You Don't Want Your Marriage to End in Divorce, Heartbreak, Loneliness. What to Avoid.

You've heard the statistics around divorce. Last I heard, something like half of marriages in the US end in divorce. Yikes. I don't know about you, but I'm heartbroken thinking of all the suffering, shattered dreams, and confused kids. If you've been through it, or known someone who's been through divorce, you know how hard it is.

If you ask a lot of people why the divorce rate is so high, they'll cite things like affairs, conflicts around money, or growing apart.

I beg to differ. All of those things are still symptoms of bigger, underlying issues our culture holds around intimate partnerships.


I think it's time for a cultural revolution (evolution, actually) around how we view intimate partnerships and marriage. In the meantime, though, here's where I think we're going wrong. I believe these things are responsible for the high divorce rate.

  • We blame the relationship or our partner when our expectations aren't met. When shit gets real and we realize we're not living the fantasy, rather than addressing it head on and getting support, our commitment wavers.
  • We're confused about what marriage is and what it'll actually feel like. Often in marriage, people feel lonely, misunderstood, unimportant, etc. Getting married doesn't take our painful feelings away. They stick around and can even intensify.
  • We aren't taught that relationships are hard and that all our shit is gonna come up. So when it does, instead of knowing how to go inside and do our inner work around what's coming up, we blame or think it's a problem with the relationship.
  • We get married for the wrong reasons. One client of mine shared that she got married to get her "normal" card. Marriages need to be built on more than that in order to sustain.
  • We fall into the rut of cultural gender biases and lose touch with our authentic choices about how we want to live life. An example is where there's pressure on the man to be a "good husband" by providing for the family and keeping it all together, or pressure on the woman to be a "good wife and mother" by managing the household and keeping the children perfectly cared for. Living in these ruts when they're not what we want doesn't work for the long haul, and it significantly inhibits our ability to play.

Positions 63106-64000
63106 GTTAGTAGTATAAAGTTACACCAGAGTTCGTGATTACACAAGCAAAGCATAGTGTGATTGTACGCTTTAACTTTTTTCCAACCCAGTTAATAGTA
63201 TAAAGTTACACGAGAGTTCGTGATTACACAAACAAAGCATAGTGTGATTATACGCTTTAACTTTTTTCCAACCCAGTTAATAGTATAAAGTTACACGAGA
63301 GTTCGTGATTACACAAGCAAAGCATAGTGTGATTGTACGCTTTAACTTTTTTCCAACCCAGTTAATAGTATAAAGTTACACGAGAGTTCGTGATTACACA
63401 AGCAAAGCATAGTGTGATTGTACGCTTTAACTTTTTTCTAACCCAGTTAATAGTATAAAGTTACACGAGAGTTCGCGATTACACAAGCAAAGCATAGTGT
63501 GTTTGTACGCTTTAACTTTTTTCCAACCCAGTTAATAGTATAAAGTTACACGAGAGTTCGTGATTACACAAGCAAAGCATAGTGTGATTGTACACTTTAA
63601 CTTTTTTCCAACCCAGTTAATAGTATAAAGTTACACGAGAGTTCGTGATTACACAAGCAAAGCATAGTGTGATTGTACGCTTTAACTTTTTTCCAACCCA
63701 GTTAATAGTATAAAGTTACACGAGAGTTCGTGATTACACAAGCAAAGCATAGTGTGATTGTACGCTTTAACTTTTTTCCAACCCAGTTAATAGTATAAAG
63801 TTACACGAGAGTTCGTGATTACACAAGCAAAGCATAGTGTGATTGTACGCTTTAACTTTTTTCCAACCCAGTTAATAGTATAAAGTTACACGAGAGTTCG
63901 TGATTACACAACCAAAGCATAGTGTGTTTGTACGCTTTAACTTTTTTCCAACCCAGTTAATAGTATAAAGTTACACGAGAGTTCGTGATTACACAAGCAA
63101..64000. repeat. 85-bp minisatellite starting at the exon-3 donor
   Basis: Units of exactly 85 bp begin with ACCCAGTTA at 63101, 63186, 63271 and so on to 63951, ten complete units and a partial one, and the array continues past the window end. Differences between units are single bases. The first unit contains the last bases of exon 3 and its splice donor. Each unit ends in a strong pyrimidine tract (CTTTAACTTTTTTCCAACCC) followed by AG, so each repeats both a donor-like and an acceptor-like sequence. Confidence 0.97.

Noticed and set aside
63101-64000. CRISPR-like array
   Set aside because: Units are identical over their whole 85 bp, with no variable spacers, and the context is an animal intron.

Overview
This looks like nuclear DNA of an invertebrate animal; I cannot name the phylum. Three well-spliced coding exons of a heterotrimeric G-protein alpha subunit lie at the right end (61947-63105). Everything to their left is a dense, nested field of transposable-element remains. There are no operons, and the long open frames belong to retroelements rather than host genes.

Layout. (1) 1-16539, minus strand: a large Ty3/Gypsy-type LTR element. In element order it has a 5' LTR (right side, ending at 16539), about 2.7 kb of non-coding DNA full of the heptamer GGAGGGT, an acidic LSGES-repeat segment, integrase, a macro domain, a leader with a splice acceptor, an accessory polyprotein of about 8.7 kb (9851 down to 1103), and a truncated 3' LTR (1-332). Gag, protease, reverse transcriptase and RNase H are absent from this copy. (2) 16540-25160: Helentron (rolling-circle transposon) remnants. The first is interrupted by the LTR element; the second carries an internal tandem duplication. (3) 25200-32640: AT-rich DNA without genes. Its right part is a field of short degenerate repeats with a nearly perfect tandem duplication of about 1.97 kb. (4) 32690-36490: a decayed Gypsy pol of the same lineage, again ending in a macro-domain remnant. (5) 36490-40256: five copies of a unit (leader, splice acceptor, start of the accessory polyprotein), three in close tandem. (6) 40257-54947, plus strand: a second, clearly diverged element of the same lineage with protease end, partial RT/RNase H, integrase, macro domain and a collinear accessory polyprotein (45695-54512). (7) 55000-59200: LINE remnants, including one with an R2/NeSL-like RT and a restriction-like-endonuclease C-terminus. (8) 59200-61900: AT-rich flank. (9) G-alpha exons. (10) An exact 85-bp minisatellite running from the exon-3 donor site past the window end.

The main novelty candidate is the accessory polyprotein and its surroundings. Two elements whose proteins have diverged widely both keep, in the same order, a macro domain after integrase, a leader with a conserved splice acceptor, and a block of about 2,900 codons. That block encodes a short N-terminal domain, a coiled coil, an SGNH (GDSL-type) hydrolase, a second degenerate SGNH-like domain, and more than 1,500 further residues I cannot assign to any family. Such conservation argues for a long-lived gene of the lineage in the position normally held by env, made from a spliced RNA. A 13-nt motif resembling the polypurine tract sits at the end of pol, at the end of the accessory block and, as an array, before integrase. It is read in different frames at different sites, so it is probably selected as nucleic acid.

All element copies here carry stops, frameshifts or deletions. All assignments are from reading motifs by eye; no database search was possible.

• We haven't yet learned that being an adult means that we're now the parent of ourselves, taking care not only of our physical needs, but also our emotional needs. Many of us don't know how to do this yet, so we look to our partner to parent us, which means that we show up to the relationship young rather than as an adult. (More about this in a future post. Don't miss it!)
  • We look to the marriage for safety and security. Perhaps sometimes it provides this, but we forget that deep, intimate relationship is also inherently unsafe. Meaning that we will probably get hurt along the way, but most people don't talk about that or try to forget it.
  • There's a cultural stigma around seeking help. We view therapy as something sick people or troubled people do, so couples don't get the support they need before they're in the red zone (if at all), at which point it's hard to create repair. Couples need to talk about the issues in their relationships.
  • We make vows we can't help but break and don't choose to renegotiate them to be ever more current, giving our relationships that extra care and attention.
  • We don't realize that intimate relationship this deep requires even more self care, even more work. The cultural ideas of "settling down" or "finally finding the one" imply rest, and while rest is part of marriage, in order to show up to the relationship as an adult, it takes work.
  • We as a culture are immature in that we don't know how to tolerate negative feelings very well, which makes it hard to be skillful with our feelings in a marriage.

So, what do you think? Do you agree? Do you have anything to add? Have you been through a divorce? I'd love to hear from you in the comments below.

Now, this post wouldn't be complete if I didn't also mention that divorce isn't necessarily a bad thing. There are definitely cases where divorce is the healthiest choice for all involved and I've seen those instances first-hand too.

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All my best,


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